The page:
Shucks, looks like we're stuck with Pete Rose the rest of this century. What rotten luck for all who hate hustle, humor and honesty. Somewhere, Snidely Whiplash is weeping.

Just as Pete the Player gets set to put the 4,192nd nail in his monument to himself, Pete the Manager is laying the cornerstone of a new building that may someday rise comparably high.

The little agate box in newspapers all over America this morning will note that Rose got two more hits today and now needs only 31 to pass Ty Cobb.

Yawn.

The chase to pass Cobb's 4,191 career hits -- a record considered unapproachable for 60 years -- isn't really a race at all, but rather a foregone conclusion.

What matters about Rose this year isn't his hitting, even though his .397 on-base percentage at age 44 (third best in the National League) is amazing.

The larger Rose story is his handling of a Reds team that was picked for last place but, after completing a three-game sweep of the Mets today, is just 3 1/2 games out of first. As Rose said with a shrug, "I'm gonna get the 4,192 hits. I go to bed every night worrying about whether we won, not about Ty Cobb's record."

If the National League's manager of the year were picked today, Rose would win. The Reds lack everything. Except him. In one-run games (20-10) and extra-inning games (7-2) they're the best.

Could Rose be smart, too?

"Pete could be the first man to make the All-Star team at six positions," said Reds pitcher John Stuper. "Manager, too."

In the eighth today, when manager Rose used a pinch-runner for doddering player Rose, the Shea Stadium crowd of 30,154 gave them both an ovation.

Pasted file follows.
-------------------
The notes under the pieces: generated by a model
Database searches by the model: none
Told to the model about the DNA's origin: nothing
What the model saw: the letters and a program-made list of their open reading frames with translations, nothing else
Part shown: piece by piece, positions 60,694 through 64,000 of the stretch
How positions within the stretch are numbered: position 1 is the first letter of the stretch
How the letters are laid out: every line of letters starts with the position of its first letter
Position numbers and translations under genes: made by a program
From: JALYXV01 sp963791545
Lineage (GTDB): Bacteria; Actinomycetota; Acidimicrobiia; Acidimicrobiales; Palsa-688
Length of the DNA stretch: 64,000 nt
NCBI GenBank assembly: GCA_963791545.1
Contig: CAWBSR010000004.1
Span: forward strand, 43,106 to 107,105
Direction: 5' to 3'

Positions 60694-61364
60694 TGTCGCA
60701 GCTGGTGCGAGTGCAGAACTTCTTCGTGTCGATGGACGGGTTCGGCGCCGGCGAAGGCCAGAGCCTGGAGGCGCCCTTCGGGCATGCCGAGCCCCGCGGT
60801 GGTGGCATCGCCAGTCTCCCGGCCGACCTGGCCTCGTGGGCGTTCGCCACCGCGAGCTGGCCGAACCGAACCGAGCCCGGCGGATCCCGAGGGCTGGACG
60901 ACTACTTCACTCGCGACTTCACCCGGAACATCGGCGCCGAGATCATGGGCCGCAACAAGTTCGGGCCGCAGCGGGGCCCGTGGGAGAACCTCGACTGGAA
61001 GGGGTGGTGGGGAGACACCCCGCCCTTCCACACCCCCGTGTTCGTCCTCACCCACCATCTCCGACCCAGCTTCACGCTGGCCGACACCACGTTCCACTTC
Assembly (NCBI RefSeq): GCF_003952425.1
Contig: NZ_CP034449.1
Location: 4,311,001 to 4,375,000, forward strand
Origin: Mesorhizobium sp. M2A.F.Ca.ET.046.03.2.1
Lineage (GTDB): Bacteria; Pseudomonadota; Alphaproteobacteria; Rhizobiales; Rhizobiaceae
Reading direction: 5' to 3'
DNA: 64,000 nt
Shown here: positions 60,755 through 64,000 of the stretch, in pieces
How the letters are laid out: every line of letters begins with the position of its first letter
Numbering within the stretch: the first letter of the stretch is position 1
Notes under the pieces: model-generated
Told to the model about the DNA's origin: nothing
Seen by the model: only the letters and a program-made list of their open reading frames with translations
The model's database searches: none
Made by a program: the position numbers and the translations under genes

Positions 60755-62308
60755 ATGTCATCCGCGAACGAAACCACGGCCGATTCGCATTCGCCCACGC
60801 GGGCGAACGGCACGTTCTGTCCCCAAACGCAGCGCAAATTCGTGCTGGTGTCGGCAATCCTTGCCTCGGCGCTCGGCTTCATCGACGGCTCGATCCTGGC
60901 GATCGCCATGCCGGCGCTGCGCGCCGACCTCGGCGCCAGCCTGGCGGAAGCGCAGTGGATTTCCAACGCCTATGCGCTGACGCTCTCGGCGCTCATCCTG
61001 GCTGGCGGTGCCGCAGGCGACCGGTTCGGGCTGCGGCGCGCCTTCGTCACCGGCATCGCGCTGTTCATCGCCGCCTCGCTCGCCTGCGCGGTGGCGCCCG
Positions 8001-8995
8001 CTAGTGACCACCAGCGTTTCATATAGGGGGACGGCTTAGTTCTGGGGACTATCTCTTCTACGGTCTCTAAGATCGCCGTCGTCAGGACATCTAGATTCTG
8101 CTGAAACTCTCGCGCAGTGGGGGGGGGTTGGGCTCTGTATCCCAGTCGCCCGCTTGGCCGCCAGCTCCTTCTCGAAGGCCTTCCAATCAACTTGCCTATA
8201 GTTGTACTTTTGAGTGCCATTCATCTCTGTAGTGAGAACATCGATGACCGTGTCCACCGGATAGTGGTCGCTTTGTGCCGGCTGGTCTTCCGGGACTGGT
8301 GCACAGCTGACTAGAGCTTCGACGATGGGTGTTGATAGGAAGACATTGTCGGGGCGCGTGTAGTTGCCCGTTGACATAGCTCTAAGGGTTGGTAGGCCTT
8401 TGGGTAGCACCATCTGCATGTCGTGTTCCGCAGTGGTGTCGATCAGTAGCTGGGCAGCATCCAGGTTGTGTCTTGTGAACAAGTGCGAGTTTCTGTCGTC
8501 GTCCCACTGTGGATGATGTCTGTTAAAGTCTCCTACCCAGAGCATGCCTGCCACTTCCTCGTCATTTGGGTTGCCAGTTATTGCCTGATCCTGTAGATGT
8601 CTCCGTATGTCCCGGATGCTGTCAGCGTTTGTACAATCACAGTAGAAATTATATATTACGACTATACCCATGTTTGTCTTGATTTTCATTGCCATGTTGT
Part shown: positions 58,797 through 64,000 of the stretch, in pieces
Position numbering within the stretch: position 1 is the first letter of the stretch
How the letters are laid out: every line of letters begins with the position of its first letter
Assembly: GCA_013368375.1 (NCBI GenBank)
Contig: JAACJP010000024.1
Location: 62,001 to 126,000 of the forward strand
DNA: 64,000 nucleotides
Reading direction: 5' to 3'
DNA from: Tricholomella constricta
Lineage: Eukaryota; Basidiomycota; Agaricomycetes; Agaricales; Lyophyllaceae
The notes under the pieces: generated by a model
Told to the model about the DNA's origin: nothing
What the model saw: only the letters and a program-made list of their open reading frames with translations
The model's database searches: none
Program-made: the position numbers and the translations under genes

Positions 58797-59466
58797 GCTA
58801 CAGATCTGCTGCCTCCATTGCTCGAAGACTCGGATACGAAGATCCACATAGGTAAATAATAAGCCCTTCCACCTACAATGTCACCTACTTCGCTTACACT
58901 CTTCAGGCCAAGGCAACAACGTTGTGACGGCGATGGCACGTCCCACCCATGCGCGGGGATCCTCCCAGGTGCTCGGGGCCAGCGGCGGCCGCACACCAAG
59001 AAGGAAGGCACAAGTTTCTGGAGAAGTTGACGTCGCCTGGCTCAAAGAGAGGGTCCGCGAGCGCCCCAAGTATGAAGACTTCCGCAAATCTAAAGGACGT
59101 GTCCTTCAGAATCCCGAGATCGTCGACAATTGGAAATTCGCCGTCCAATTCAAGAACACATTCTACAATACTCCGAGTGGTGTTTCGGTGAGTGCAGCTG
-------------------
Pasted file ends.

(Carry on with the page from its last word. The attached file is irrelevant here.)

"Probably thought they were finally rid of me," said Rose, who may or may not retire after this year. "Happy to see me go. But we may be back in October to see the Mets in the playoffs."

Come on, Pete. You're gonna lead Max Venable, Dann Bilardello and Wayne Krenchicki to the pennant? Who's your starting pitcher for the World Series? Ron (True Creature) Robinson? You're gonna scare these guys to death.

"If they can't take the pressure of me talking pennant race, then we better find out 'cause they ain't gonna be here next year. I didn't take this job to try to get 'em to come in third."

Rose the manager is starting to come into focus. It's a many-layered portrait. The first impression, which he fosters, is that he barely manages. "Boy, I managed my butt off tonight, didn't I?" laughed Rose Tuesday night after a win in which he did absolutely nothing.

"He kinda throws the ball out and lets 'em play," said pitching coach Jim Kaat. "He knows percentages, but he doesn't overuse percentage theories. He's more likely to go with the hot hand.

"He motivates by allowing guys to relax and know where they stand. What you see is what you get, all the time."

"He reminds me of Chuck Tanner. Not a whole lot of rules and regulations," said Dave Parker, who got fat in Pittsburgh but is lean and mean and having an MVP season this year. "All he wants is for you to be on time and give 100 percent. The man does it himself so I don't think he's really requesting that much out of his players.

"I know since Pete got here (last August) I'm enthusiastic every time I cross the line."

Because Kaat handles the pitchers and coach George Scherger makes many in-game moves, it's typical for Reds such as Stuper to say, "Maybe he's like Dwight Eisenhower. He delegates authority well."